ARTS-INSPIRED ACTION: ‘The Laramie Project’ reminds us how far we have to go for acceptance

Jun 13 • ARTSY SMARTSY, FEATURE MAIN, VisualNo Comments on ARTS-INSPIRED ACTION: ‘The Laramie Project’ reminds us how far we have to go for acceptance

“I am not sleeping in Laramie!” I screeched. It was 2004. Jock and I were in a mack truck in a snowstorm, and he just announced we had to pull off the road. We didn’t have chains on the tires, and night was falling in the mountains.

ACTING UP: Amanda Young and Christine Brown perform in the powerful "The Laramie Project," opening this week. Photo by Tom Dorgan

ACTING UP: Amanda Young and Christine Brown perform in the powerful “The Laramie Project,” opening this week. Photo by Tom Dorgan

“What do you have against Laramie?” he asked in confused exasperation. He clearly thought I was just playing the contrary woman card.

“Matthew Shepard’s killing?” I shot back with venom, less than six years earlier, in October of 1998, Matthew Shepard was beaten and tortured while tied to a fence and left for dead. He died a week later in ICU. His death and the aftermath of the town struggling with the events was chronicled in the play “The Laramie Project” by Moises Kaufman and The Tectonic Theater Project. Big Dawg has brought it back to the Wilmington stage during Pride Month. Indeed, one of the early laments of the show is that now Matthew Shepard’s death is all anyone knows about Laramie. But that’s not how the residents of Laramie define themselves.

“The Laramie Project” is an interesting approach to theatre. The Tectonic Theatre Company journeyed to the town six times in the year following Matthew’s death to conduct interviews with the townspeople. Excerpts from the interviews—including journal entries made during the process and additional material from public records (court transcripts, etc.)—make up the script. Directed by Josh Bailey, 12 performers bring to life the residents of Laramie, Matthew’s killers, and the Tectonic Theater Company: Susan Auten, Chris Brown, B’Ellana Duquesne, Jamie Harwood, Craig Myers, Beau Mumford, Michael Pipicella, Melissa Randall, Charlie Robertson, Holli Saperstein, Shawn Sproatt, and Amanda Young. The perimeter of the stage has monitors that show a variety of images from Laramie: the welcome sign at the edge of town, the fence where Matthew was found, the hospital where he was treated, the bar where he was last seen, to name but a few. Set designer Scott Davis has created columns of fractured rainbows to provide myriad entrances and exits for the cast. It makes a statement about what has really shattered and what is repairable, without overshadowing the performers.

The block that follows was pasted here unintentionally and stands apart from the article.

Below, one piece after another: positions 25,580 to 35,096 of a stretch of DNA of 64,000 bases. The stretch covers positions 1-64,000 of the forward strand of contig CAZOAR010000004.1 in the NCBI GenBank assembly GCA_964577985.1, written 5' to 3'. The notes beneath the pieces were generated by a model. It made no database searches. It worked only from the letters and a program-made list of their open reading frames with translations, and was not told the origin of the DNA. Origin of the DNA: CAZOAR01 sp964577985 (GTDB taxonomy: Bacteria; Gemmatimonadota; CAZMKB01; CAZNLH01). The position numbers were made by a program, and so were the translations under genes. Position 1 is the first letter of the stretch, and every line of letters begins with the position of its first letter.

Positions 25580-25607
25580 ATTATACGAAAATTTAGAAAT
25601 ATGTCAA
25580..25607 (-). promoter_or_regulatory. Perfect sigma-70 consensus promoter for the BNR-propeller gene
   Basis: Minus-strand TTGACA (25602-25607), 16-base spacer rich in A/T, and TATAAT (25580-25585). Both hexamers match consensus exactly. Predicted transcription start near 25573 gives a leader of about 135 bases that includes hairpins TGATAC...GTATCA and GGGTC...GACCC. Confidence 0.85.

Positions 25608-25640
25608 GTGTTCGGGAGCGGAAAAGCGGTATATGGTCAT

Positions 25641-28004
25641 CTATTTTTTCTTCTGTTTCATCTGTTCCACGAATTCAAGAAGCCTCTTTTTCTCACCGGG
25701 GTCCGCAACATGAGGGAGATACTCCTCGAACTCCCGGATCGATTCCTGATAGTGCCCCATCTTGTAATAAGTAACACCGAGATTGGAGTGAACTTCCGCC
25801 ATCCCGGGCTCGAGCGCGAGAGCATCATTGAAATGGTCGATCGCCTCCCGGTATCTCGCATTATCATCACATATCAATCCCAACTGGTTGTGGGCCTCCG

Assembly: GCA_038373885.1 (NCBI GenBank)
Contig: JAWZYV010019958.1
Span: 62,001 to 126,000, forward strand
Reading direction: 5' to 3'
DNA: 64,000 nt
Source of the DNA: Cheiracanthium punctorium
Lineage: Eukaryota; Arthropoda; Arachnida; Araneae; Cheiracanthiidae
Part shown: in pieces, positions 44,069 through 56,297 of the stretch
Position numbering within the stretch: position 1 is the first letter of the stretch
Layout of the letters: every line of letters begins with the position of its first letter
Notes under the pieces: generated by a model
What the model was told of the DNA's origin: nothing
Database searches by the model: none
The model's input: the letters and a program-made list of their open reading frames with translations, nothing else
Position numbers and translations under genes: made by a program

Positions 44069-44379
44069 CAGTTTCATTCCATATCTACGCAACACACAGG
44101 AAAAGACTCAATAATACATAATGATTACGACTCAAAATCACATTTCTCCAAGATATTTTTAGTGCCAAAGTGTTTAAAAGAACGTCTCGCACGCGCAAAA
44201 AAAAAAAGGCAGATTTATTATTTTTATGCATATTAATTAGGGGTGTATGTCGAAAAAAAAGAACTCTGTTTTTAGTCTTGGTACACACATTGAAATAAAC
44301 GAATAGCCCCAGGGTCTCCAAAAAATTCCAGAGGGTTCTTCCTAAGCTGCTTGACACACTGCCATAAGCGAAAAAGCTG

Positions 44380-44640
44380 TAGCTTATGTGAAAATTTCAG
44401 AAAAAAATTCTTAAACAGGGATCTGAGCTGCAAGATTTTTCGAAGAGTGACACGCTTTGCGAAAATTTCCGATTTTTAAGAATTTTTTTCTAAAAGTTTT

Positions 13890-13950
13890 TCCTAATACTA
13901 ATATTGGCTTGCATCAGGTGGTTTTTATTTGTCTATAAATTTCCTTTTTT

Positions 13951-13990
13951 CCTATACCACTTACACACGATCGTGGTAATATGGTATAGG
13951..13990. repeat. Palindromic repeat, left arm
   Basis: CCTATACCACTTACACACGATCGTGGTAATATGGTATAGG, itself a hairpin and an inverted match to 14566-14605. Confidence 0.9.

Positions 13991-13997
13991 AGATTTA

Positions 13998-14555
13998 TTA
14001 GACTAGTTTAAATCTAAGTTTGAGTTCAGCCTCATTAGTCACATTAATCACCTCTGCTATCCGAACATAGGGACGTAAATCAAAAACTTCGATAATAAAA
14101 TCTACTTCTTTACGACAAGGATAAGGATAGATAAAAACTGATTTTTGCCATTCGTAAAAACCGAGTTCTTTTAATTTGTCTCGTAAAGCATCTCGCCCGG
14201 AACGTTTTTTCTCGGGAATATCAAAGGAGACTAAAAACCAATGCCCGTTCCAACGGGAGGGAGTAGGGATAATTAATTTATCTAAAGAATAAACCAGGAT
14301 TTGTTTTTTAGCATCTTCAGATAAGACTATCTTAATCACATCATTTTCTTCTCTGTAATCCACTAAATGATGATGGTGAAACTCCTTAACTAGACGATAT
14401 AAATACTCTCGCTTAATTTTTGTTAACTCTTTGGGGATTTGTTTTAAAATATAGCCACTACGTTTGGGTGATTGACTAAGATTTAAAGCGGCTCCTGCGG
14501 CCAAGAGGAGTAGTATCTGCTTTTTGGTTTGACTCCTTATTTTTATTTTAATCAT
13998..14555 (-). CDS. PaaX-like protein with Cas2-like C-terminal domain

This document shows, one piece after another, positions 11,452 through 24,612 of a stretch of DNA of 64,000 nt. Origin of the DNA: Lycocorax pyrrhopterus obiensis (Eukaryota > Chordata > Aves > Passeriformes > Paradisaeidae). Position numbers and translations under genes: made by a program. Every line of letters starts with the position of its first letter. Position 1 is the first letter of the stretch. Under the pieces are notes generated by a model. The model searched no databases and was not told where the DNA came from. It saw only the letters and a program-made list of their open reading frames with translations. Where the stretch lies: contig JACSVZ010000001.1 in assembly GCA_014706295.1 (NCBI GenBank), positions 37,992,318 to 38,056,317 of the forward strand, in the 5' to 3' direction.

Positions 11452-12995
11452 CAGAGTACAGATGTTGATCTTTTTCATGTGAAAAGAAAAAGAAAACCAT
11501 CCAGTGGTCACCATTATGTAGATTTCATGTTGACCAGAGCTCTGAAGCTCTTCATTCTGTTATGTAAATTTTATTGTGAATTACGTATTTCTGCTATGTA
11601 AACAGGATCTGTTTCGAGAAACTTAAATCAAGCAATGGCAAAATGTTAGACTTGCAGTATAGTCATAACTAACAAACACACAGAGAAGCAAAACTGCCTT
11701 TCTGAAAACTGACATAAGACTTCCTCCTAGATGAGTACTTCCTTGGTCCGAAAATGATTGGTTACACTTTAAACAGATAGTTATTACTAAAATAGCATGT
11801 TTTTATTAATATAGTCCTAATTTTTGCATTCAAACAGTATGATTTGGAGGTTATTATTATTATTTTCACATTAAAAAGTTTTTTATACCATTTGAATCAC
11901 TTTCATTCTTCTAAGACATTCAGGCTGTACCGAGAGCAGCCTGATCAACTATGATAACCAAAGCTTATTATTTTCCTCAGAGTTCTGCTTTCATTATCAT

Speaking of shadows, “The Laramie Project” explores the shadows of human nature, memory and psychology, but Stuart Dennings’ lighting, too, often leaves the performer who is speaking in darkness—when the audience wants very much to see and connect with the speaker.